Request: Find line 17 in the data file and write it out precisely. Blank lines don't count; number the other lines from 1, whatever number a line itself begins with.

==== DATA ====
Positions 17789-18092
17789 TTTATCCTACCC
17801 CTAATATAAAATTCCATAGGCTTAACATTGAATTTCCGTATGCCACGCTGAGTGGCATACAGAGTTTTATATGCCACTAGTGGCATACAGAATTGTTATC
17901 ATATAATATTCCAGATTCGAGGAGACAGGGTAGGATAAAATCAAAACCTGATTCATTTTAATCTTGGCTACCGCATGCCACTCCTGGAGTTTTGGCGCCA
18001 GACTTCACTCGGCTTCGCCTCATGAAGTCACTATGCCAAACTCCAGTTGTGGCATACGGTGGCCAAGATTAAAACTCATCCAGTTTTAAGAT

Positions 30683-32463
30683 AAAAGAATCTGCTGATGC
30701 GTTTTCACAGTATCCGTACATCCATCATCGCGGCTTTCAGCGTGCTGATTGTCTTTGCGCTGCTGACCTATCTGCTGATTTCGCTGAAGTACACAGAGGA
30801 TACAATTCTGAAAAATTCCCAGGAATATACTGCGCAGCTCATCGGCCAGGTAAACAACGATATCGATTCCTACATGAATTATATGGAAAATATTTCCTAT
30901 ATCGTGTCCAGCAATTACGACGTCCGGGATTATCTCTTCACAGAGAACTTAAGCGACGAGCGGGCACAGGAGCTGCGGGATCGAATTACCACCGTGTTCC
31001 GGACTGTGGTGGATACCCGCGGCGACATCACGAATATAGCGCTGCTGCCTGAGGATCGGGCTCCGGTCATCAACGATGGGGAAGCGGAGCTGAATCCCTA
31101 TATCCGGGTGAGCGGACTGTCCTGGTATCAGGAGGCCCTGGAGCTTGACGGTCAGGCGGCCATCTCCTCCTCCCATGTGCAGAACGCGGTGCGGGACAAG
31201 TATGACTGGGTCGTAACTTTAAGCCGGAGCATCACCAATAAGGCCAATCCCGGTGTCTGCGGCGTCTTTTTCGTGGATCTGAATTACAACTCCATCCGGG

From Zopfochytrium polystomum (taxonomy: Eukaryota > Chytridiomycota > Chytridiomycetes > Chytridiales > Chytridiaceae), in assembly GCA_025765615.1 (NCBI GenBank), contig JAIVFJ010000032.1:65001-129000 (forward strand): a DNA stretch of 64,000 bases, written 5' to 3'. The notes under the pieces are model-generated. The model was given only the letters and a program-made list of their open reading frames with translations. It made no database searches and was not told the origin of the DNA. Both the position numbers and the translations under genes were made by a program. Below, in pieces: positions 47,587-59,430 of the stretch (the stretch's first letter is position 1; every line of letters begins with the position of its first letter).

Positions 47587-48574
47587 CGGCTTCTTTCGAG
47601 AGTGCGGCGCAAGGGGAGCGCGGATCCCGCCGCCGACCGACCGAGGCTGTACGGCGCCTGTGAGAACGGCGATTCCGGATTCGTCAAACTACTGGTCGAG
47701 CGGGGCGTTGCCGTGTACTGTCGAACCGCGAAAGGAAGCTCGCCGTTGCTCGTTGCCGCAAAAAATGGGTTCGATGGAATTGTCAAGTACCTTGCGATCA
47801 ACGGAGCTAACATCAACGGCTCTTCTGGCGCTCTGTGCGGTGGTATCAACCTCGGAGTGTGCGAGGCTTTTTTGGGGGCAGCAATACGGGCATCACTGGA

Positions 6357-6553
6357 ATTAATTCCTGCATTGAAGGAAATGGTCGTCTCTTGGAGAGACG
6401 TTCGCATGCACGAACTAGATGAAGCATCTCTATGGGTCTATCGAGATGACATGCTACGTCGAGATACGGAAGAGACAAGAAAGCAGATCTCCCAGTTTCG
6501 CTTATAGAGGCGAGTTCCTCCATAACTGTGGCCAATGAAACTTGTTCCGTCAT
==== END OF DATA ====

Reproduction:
47601 AGTGCGGCGCAAGGGGAGCGCGGATCCCGCCGCCGACCGACCGAGGCTGTACGGCGCCTGTGAGAACGGCGATTCCGGATTCGTCAAACTACTGGTCGAG